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Cut to the chase

© 2017 BORN A BACKPACKER  |.TERMS AND CONDITIONS  | nia@bornabackpacker.com

MOANA OF THE MOUNTAINS: Roadtripping through the Midwest

September 1, 2017

Roadtripping from New York City to the Wild Wild West, we drove for hours and hours and hours (and hours) through farmland, chain store meccas, and golden fields. But every turn we took, every trail we tracked, every path we made, every road lead back, to the place I know, where we were trying to go, where we loooonged to be.

 

The mountains. They callllll me. 

 

Sorry—we just drove 7,000 miles listening to Moana on loop—it's engrained in my head. 

 Here we are in the Badlands in South Dakota. Juuuuuuust on the precipice of being near precipices. 

 

Jamie and I road-tripped out west a few years ago, young 20 somethings, crazy kids who were free, broke, and directionless. Maybe I be Captain Obvious for a second  and say that road-tripping with a 14 month old was different from those carefree days?  But this road trip we went on with Z Baby was way more adventurous, because, let's face it: traveling with a baby keeps you on your toes and adds an element of adventure no matter what you're doing. 

 

The roadtrip started from our old home, New York City. Jamie got a job out west, and it was about time for something new, so the 3 of us decided to go for it. We packed up our used but new to us Kia sedan and road tripped for a month and a half—camping out when we could and living like dirtbags.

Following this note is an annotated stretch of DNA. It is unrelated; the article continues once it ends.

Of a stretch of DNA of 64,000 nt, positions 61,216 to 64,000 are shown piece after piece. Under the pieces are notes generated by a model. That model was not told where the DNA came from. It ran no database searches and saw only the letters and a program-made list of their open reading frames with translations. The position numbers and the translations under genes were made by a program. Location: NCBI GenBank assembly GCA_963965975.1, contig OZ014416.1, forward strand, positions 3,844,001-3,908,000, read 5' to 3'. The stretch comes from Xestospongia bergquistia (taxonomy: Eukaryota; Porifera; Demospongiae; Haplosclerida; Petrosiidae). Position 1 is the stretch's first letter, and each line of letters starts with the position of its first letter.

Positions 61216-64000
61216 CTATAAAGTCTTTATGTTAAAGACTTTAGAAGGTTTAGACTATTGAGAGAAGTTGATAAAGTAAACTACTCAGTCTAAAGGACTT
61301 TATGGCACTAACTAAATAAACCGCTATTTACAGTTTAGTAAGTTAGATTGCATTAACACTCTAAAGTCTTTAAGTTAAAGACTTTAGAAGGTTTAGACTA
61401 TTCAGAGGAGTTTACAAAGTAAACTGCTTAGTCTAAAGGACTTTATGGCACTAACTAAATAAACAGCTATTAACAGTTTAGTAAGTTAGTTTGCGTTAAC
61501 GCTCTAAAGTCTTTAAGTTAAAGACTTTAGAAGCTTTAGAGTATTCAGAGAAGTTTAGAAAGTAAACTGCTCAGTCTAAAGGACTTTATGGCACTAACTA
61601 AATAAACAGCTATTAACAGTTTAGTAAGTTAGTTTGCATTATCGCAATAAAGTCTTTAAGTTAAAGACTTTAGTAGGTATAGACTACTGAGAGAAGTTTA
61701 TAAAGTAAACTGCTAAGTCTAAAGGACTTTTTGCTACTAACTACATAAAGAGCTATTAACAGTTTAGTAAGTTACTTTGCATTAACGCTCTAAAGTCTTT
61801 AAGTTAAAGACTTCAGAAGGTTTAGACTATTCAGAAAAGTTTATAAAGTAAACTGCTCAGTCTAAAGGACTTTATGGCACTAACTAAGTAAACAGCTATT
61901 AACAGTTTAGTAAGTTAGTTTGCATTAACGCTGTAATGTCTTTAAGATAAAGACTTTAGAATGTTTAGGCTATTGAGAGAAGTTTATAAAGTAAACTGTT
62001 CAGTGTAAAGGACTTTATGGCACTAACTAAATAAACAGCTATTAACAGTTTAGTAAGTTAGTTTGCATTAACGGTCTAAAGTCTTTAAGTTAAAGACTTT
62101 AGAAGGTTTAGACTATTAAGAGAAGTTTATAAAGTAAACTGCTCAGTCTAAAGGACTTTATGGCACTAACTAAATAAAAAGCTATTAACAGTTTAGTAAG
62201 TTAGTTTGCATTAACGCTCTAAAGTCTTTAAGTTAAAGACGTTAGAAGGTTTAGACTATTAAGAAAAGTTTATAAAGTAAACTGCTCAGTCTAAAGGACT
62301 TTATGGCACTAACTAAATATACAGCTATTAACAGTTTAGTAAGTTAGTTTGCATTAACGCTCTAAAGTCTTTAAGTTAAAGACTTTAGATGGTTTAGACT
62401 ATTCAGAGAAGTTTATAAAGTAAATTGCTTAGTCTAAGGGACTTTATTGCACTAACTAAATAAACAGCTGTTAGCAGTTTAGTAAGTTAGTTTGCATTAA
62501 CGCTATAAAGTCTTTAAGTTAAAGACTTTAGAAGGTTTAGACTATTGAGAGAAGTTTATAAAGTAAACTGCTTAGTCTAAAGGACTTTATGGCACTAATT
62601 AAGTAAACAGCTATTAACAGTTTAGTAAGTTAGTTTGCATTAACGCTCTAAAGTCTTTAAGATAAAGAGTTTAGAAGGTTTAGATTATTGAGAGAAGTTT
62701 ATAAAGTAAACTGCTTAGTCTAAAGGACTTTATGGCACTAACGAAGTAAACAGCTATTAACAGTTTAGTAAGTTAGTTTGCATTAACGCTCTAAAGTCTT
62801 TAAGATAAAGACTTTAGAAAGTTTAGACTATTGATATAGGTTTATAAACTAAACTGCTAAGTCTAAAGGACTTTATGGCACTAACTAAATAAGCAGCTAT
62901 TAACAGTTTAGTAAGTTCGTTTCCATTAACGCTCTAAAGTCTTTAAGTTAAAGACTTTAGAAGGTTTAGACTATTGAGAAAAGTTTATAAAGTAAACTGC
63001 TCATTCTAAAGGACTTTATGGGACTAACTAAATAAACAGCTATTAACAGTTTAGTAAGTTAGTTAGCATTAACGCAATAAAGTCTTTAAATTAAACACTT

Z fit into the dirtbag life well

 

To be honest, as I mentioned before, we were trying to breeze through the rust belt and midwest as fast as we could to get to the peaks (remember my whole thing about the mountains?) So, we did just that and hit up the coolest spots along the way. The first stop was Niagara Falls 

 

They did not disappoint.
 

We didn't stay there long, but there are some cool trails in and around the falls  that seem to be worth it, specifically the Niagara Falls Gorge Trail, if you do go and have a little longer to spare. There are also tours that you can do to see the Falls from a boat, or walking tours. 

 

 

We then headed to Detroit where we visited some friends. It didn't take much to convince them to travel north with us to go camping in the Upper Peninsula of Michigan. Oh wait, let me rephrase that so Michiganders can understand me. It didn't take much to convince them to "say yah to da UP, eh" How'd I do? Anyway, so we all drove 6 hours north to camp on the shores of Lake Superior near Pictured Rocks. 

 

 Pictured Rocks were cool, but if you can swing it, they are better seen by kayak. There are plenty of places in the area to rent kayaks, but we didn't feel comfortable bringing Z along in one. Maybe one day!

 

We were rookies, arriving to the first come first serve campsites in the park at 6pm on a Friday in the summer (aka peak season). We thought we would get a spot no problem, because who is camping way up north? Apparently, a lot of people. We didn't get a spot that night, but  looking on the bright side, we learned our lesson early on in the trip to arrive early.  The lesson cost us 2 hours of driving around to every campsite throughout the 45 mile park road. We ultimately landed in a crappy yet expensive motel in Munising, Michigan, the town just outside of the park, at 9pm at night with a crying baby suffering from a poop-plosion.

 

Adventures are never fun when you're on them....